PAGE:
Weekly Analysis and Recommendation:
Natural Gas took a big hit on Friday as traders reviewed inventory data released late on Wednesday. Natural gas is trading at 2.226. A drop in Japanese inventories contributed to a 0.5% decline in the broader economy. Albeit a positive signal to the commodities markets, an inventory decline is an alarming signal to the Japanese economy: the companies are losing confidence in their commercial performance and sales volumes as overseas risks linger.
Personal consumption was a bright spot for the Japanese economy, adding 0.3% to the GDP. Amidst the persistent disinflation and low commodity prices, Japanese households can afford more goods and services. The services sector is thus poised to expand while the industrial production might wither away as the Chinese slowdown and global headwinds are forcing Japanese manufacturers to decrease spending and output.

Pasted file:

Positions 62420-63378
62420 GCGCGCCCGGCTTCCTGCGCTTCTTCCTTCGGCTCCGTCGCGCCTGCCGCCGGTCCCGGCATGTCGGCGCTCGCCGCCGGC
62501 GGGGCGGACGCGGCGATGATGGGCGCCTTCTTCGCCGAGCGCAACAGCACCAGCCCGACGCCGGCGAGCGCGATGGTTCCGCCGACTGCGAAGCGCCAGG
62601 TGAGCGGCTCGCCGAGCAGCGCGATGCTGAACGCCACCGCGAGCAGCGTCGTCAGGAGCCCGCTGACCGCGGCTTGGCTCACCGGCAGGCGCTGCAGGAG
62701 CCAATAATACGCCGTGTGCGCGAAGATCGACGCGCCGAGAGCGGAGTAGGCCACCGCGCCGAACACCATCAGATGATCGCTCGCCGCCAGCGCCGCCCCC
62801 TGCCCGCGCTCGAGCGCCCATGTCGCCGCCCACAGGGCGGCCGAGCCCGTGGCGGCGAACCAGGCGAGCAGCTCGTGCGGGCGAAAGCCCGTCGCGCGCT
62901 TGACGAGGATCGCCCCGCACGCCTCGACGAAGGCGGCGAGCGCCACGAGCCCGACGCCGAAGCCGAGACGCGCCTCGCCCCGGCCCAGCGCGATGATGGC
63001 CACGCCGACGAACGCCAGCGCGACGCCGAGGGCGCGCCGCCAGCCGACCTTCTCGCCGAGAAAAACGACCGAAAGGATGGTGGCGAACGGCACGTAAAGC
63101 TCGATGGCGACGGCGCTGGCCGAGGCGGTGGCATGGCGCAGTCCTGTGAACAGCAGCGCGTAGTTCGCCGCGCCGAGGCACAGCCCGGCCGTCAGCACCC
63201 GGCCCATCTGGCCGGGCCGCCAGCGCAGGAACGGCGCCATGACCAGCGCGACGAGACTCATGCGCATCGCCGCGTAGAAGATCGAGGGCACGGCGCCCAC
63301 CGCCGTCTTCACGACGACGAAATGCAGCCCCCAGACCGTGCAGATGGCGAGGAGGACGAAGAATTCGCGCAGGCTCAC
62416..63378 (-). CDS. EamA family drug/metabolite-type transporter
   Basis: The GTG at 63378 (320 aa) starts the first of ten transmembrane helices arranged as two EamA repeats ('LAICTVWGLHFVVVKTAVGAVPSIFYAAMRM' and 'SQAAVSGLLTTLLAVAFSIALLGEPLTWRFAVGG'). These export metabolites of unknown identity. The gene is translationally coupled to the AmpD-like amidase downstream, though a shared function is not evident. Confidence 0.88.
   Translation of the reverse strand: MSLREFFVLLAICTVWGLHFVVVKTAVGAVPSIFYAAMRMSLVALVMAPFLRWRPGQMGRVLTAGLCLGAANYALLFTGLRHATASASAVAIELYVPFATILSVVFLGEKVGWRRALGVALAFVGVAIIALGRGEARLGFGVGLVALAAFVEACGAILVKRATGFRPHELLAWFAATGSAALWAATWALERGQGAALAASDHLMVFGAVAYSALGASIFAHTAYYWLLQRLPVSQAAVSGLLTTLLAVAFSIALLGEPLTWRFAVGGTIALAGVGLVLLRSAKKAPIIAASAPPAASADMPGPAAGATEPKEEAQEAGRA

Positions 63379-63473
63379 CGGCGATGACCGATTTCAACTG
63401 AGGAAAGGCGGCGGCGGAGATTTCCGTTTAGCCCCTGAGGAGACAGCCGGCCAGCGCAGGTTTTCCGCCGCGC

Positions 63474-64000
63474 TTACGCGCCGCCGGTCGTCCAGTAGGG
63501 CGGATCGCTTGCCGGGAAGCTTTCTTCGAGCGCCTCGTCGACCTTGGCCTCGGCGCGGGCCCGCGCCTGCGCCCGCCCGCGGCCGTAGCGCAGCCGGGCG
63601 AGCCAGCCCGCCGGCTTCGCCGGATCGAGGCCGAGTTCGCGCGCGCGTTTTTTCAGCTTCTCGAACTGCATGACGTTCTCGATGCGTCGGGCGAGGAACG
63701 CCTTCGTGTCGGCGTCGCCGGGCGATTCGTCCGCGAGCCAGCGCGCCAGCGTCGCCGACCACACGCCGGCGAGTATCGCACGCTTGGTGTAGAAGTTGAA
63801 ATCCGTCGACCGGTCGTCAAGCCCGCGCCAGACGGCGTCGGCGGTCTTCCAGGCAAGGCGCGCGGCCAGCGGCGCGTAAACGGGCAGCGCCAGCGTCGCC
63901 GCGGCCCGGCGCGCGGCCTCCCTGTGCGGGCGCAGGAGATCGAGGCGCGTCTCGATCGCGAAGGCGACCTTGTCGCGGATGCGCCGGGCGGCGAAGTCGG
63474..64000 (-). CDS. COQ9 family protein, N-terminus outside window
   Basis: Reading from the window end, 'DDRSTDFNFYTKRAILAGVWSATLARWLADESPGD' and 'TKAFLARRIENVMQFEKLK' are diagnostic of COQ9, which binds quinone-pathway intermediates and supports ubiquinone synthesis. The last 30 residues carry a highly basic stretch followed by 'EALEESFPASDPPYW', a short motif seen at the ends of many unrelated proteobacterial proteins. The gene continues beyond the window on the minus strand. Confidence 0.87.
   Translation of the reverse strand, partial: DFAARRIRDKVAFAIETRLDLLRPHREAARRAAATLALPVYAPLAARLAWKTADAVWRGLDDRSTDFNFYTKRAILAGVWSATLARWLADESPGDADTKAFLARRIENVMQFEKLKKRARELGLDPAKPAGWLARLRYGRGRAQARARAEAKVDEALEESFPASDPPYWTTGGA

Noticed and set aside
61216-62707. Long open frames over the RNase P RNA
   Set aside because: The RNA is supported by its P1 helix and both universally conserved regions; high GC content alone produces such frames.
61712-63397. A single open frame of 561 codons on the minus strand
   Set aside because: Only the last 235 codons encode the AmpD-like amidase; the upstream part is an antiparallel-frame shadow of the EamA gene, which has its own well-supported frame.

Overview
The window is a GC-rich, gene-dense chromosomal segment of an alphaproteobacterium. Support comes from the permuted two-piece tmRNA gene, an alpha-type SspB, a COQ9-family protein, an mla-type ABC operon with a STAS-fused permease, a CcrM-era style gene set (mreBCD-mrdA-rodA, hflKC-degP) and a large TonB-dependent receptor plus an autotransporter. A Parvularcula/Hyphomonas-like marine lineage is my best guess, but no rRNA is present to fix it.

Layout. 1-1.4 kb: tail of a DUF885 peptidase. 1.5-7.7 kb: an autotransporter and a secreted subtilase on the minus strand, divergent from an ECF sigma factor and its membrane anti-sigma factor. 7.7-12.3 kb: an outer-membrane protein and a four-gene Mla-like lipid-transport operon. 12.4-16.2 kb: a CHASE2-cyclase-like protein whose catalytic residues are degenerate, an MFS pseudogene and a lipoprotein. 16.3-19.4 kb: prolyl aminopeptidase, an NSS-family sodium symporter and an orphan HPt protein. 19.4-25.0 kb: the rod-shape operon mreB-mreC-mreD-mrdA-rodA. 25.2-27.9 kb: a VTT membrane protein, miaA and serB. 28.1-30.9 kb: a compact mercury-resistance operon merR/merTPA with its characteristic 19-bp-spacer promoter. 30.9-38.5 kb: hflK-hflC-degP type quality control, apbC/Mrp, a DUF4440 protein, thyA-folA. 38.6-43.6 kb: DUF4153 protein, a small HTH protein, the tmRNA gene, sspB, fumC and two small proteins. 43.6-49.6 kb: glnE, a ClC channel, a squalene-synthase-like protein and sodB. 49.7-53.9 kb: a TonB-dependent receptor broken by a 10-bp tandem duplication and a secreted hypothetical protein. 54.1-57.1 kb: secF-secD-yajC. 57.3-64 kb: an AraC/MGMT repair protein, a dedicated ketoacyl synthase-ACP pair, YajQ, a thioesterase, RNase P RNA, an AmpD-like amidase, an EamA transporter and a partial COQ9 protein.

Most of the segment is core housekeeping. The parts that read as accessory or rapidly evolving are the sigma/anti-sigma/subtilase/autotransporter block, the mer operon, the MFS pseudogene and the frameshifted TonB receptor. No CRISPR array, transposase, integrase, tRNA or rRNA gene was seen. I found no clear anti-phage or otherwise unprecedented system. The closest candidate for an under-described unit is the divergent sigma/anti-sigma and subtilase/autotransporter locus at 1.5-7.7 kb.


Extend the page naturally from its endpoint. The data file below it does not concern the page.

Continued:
A cold winter could push natural gas prices higher. The next resistance for natural gas prices is seen at $3 per MMBtu. Prices hit this level back in April 2015. On the other hand, the current bearish momentum, added to record production and mild weather, could drag natural gas prices lower. Natural gas prices could see support at $2 per MMBtu. As a matter of fact, prices tested this mark in October 2015.
The EIA1 forecasts that natural gas prices could average around $2.69 per MMBtu in 2015 and $3 per MMBtu in 2016. Citigroup forecasts that US natural gas prices could average around $2.7 per MMBtu in 2015 and $3 per MMBtu in 2016. The natural gas chart suggests that prices could oscillate between $2 per MMBtu and $2.4 per MMBtu in the near term.
Economic Events: (GMT)
- Natural Gas Weekly Update
Release Schedule: Thursday between 2:00 and 2:30 p.m. (Eastern Time)
- Weekly Natural Gas Storage Report
Release Schedule: Thursday at 10:30 (Eastern Time) (schedule)